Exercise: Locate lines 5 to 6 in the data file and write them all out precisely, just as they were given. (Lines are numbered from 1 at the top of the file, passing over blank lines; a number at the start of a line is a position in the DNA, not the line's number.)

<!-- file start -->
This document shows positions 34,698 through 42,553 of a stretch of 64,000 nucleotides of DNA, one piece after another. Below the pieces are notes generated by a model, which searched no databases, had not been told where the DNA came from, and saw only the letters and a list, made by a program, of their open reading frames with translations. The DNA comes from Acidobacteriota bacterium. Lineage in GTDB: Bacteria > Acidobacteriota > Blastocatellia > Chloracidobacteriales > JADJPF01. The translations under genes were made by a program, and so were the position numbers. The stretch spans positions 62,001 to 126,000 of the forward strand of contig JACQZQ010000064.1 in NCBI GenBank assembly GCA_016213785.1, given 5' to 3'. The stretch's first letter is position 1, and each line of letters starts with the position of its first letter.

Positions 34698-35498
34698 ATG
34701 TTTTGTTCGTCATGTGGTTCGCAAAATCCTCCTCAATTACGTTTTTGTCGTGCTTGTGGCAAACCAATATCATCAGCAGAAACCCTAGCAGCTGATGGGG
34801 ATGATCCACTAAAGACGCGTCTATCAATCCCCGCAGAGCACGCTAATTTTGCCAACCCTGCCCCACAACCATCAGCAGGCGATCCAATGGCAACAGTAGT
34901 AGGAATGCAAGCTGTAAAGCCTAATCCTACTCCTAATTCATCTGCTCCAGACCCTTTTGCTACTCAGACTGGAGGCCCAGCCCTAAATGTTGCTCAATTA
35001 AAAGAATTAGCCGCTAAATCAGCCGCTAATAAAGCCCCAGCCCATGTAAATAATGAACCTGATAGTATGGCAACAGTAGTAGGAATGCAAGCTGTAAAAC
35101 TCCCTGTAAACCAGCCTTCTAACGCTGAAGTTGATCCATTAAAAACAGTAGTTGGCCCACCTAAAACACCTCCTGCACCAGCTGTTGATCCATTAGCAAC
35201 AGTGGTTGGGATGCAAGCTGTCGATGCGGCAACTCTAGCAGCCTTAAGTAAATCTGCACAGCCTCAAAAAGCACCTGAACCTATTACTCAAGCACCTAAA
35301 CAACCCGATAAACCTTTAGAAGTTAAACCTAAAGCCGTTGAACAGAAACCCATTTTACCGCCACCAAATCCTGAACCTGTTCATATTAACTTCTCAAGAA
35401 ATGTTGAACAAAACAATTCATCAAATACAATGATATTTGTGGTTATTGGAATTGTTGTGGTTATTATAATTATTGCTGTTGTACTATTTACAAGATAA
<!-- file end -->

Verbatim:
34801 ATGATCCACTAAAGACGCGTCTATCAATCCCCGCAGAGCACGCTAATTTTGCCAACCCTGCCCCACAACCATCAGCAGGCGATCCAATGGCAACAGTAGT
34901 AGGAATGCAAGCTGTAAAGCCTAATCCTACTCCTAATTCATCTGCTCCAGACCCTTTTGCTACTCAGACTGGAGGCCCAGCCCTAAATGTTGCTCAATTA